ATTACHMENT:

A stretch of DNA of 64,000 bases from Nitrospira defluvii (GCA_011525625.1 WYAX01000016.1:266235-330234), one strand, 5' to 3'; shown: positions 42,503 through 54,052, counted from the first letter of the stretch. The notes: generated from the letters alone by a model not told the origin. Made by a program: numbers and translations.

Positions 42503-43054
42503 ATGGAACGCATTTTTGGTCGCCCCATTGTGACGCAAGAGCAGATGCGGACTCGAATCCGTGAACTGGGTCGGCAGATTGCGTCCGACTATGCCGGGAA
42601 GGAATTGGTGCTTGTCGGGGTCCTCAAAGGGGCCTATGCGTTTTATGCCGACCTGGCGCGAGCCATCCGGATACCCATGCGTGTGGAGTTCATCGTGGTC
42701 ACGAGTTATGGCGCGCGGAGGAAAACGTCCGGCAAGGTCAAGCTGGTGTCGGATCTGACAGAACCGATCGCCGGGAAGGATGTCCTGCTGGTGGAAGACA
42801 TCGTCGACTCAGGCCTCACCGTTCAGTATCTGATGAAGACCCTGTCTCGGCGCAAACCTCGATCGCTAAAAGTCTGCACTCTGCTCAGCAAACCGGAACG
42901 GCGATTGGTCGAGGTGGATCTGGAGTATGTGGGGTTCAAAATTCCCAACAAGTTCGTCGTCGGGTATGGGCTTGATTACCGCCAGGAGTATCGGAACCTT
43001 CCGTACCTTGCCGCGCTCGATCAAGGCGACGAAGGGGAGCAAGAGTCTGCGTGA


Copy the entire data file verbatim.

A stretch of DNA of 64,000 bases from Nitrospira defluvii (GCA_011525625.1 WYAX01000016.1:266235-330234), one strand, 5' to 3'; shown: positions 42,503 through 54,052, counted from the first letter of the stretch. The notes: generated from the letters alone by a model not told the origin. Made by a program: numbers and translations.

Positions 42503-43054
42503 ATGGAACGCATTTTTGGTCGCCCCATTGTGACGCAAGAGCAGATGCGGACTCGAATCCGTGAACTGGGTCGGCAGATTGCGTCCGACTATGCCGGGAA
42601 GGAATTGGTGCTTGTCGGGGTCCTCAAAGGGGCCTATGCGTTTTATGCCGACCTGGCGCGAGCCATCCGGATACCCATGCGTGTGGAGTTCATCGTGGTC
42701 ACGAGTTATGGCGCGCGGAGGAAAACGTCCGGCAAGGTCAAGCTGGTGTCGGATCTGACAGAACCGATCGCCGGGAAGGATGTCCTGCTGGTGGAAGACA
42801 TCGTCGACTCAGGCCTCACCGTTCAGTATCTGATGAAGACCCTGTCTCGGCGCAAACCTCGATCGCTAAAAGTCTGCACTCTGCTCAGCAAACCGGAACG
42901 GCGATTGGTCGAGGTGGATCTGGAGTATGTGGGGTTCAAAATTCCCAACAAGTTCGTCGTCGGGTATGGGCTTGATTACCGCCAGGAGTATCGGAACCTT
43001 CCGTACCTTGCCGCGCTCGATCAAGGCGACGAAGGGGAGCAAGAGTCTGCGTGA